Get window film to prevent window-smashing
You’re also going to want to prevent thieves from smashing the windows in the front of your van to gain access. You can buy window film fairly cheaply and it can be placed on both the inside and outside of your windows – holding the smashed glass in place so that it won’t give way, despite thieves’ best efforts.
And if you have keyless locking, it’s still possible for a thief to bypass this system. To stop a thief from stealing the signal from your key, keep it away from walls and windows when you’re indoors. You can buy metal boxes and signal-blocking pouches that store your keys and stop thieves from being able to relay the signal and break in; these are cheap to buy.
Secure your catalytic converter
Due to supply-chain issues, catalytic converters are sought after by thieves to sell on the black market. If yours gets stolen, it could cost you as much as £2,000-£3,000 to replace.
The RAC recommends asking a garage to add a serial number to your catalytic converter, meaning that, if it goes missing and ends up with a trusted dealer, there’s a higher chance that you may be able to retrieve it. When it’s been given a serial number, you can also obtain a window sticker for your car declaring that your catalytic converter has been marked.
Further to this, there are several tools that you can add to your vehicle to keep the catalytic converter firmly in place in your van’s exhaust system. You might want to consider purchasing a catloc, cat clamp or, at the cheaper end of the scale, a steel wire rope with clamps to attach the ends to the van’s frame.
Park carefully overnight
Being thoughtful about where you park your van overnight is also a simple way to reduce the risk of crime. Thieves are less likely to target vehicles parked in well-lit areas and, if you can park somewhere that has CCTV coverage, that’s an extra bonus. If you have concerns about the area where you’re going to park your van, you could even invest in home CCTV.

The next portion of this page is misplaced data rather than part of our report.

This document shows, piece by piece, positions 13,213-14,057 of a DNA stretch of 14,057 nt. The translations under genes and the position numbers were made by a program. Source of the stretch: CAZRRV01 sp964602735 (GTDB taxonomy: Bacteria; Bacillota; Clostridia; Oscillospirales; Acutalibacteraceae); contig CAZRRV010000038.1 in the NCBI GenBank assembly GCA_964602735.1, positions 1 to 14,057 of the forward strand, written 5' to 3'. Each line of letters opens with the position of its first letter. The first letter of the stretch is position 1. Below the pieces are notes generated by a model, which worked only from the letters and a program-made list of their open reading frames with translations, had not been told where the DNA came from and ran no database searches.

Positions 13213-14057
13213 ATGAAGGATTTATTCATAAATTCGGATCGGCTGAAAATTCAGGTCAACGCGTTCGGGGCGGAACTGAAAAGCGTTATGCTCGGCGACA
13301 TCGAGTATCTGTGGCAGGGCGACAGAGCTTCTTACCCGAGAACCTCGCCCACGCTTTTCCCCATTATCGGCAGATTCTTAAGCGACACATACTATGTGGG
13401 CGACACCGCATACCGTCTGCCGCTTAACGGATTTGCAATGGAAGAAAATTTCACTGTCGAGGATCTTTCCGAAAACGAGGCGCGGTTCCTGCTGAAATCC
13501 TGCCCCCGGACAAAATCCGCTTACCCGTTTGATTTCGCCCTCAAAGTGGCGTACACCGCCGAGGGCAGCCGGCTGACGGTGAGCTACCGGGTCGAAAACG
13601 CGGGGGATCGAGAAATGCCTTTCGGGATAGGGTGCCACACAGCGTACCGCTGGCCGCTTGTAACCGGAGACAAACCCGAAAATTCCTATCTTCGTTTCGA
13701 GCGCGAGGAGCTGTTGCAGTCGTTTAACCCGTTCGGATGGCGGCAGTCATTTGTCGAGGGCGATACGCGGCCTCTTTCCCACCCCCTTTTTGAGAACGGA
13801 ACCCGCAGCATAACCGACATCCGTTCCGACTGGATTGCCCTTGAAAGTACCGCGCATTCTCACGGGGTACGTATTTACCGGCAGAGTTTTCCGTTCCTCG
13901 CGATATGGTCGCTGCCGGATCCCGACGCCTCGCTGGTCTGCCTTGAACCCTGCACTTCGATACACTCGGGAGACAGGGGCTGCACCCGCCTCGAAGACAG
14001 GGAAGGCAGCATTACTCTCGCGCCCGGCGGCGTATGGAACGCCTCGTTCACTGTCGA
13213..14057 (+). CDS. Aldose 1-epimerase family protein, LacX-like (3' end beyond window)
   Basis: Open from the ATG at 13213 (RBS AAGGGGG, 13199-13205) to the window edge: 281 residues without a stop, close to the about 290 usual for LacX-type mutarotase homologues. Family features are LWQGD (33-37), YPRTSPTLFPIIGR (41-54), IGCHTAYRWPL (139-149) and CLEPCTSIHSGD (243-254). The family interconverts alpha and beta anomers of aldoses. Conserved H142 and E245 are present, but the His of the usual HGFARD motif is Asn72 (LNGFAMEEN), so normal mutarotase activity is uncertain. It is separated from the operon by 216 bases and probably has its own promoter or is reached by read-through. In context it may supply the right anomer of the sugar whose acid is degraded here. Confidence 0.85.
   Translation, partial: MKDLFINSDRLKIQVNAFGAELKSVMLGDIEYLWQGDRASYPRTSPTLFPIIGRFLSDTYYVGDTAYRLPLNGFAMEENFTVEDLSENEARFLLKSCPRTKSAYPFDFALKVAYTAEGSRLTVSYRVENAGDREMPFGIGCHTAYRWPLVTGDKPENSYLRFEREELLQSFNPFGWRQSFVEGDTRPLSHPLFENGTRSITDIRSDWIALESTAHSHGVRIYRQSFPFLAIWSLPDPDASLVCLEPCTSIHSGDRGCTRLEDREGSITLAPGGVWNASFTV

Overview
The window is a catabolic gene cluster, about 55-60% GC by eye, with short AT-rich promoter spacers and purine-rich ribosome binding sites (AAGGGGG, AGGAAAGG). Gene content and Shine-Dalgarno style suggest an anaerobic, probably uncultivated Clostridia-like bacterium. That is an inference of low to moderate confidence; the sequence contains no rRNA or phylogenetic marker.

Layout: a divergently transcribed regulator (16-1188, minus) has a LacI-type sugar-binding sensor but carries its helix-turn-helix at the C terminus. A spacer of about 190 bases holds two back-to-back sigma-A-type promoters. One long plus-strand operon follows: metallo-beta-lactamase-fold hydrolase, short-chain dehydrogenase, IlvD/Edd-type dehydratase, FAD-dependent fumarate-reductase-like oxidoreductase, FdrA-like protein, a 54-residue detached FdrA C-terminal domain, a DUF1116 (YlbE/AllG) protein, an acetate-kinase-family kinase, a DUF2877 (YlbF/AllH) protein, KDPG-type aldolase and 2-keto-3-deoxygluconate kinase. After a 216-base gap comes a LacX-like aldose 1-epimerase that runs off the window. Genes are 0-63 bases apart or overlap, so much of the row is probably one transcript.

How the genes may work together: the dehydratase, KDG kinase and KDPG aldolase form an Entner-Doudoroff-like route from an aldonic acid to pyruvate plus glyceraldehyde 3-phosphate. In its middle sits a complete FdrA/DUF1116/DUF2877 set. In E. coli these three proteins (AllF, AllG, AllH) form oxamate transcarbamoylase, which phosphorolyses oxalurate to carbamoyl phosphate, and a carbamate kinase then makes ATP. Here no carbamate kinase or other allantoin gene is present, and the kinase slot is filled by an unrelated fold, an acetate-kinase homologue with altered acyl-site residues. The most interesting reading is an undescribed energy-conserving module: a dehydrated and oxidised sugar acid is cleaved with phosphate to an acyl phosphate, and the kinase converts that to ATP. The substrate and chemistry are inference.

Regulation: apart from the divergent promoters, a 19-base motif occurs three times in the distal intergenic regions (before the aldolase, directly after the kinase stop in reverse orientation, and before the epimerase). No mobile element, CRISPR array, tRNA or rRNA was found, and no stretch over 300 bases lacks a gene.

Avoid parking with two wheels on the pavement, as this makes it easier for thieves to access your catalytic converter.
Protect your contents
When it comes to parking overnight, it’s advisable to protect your van’s contents by bringing them indoors.
Protect the valuable items that you frequently carry in your van by writing your postcode on them in a UV pen. This makes it easier for the police to identify them as yours if they are ever discovered as stolen goods.
And lastly, keep a record of the inventory that you carry in your van, along with all receipts indicating how much you paid for them. This should make it much easier for you to file an insurance claim if ever needed.
Get covered by insurance
If you’re using a van on a short-term basis, it’s just as important to practice good van security. You will also need to be covered by a comprehensive temporary insurance policy. This will give you the peace of mind that you need to use your van for the duration of the time you have it.
Our temporary van insurance is highly flexible, meaning that you can get covered for one hour, a day, a weekend or even a whole month.
Get a quote today and arrange your cover in a straightforward process that could take as little as 15 minutes.